Breaking China

Has panda fever relegated the question of human rights in China to secondary status (your report, 7 December)?

Every trade delegation supported by Holyrood or Westminster to China does eventually prompt the same question. The suggestion that closer business links simply encourage and support an authoritarian regime always raises its head.

This time the arrival of Tian Tian and Yang Guang here seems to have softened the controversy. It is none the less real. I can sympathise with Labour MSP Jenny Marra in wanting to put pressure on First Minister Alex Salmond to highlight the matter on his visit to Beijing. But diplomatic pressure can achieve so much.

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Sanctions are plainly a non-starter in the current climate. We have to foster the belief that wider trade links will eventually prompt a more liberal regime. The plain fact is change can only come from internal pressure.

That is coming gradually from the shifts of population from rural to urban areas. It is coming too from demands from an increasingly prosperous middle class. That section could, of course, press for an even more strict regime if it sees any threat to its prosperity. But the likelihood is that it will challenge congestion in the cities, pollution, and restrictions on artistic and literary freedom.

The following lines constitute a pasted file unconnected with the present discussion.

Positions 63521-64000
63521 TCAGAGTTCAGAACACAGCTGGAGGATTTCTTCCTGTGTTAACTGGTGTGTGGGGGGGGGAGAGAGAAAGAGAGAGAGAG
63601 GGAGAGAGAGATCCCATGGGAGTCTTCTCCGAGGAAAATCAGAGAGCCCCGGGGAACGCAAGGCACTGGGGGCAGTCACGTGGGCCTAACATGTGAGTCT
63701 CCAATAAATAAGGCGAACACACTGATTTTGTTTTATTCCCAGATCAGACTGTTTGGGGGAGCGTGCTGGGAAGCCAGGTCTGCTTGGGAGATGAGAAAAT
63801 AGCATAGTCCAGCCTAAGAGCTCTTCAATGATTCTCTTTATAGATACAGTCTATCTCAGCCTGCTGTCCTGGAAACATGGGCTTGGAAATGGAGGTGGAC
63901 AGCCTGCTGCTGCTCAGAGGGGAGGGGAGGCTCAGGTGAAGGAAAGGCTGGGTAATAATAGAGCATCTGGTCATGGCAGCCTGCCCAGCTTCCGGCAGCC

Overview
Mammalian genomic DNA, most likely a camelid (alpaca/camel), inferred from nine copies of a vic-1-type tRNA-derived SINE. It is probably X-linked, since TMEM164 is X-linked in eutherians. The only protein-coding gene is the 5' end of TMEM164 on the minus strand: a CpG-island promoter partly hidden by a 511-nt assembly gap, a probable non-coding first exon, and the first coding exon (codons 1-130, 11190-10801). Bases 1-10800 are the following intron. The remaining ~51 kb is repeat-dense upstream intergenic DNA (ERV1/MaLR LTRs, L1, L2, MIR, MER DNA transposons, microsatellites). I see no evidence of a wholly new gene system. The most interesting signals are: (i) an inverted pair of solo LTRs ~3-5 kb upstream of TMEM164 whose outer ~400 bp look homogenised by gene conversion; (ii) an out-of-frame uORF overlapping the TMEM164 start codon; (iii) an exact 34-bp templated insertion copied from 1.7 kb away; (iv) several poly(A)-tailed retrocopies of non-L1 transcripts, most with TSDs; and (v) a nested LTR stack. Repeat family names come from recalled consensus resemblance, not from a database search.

The question then will be whether the Communist Party adapts or resorts to the autocracy that has dominated most of China’s history.

Bob Taylor

Shiel Court


Should we just offer to let the Chinese keep Alex Salmond and we can keep the pandas?

He would be a great tourist attraction for China and create even greater interest in Scotland, doing a little jig every time someone pointed a camera in his direction.

He has been doing this for years and never seems to get tired of it. Even more authentic behaviour, such as eating Tunnock’s teacakes and drinking Irn-Bru in his breaks, would enthrall the crowds as well.

A win-win situation for everyone, whatever your political persuasion here in Scotland. Ah, the options provided by panda diplomacy.

Victor Clements



The new pandas at Edinburgh Zoo are the perfect emblem of modern Scotland: sedentary yet voracious, docile yet vigorously territorial.

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With the simple addition of an oversized wide-screen television in their enclosure, the Edinburgh pandas would be the quintessential contemporary Scottish citizens.

Daniel Yankovic

Buccleuch Place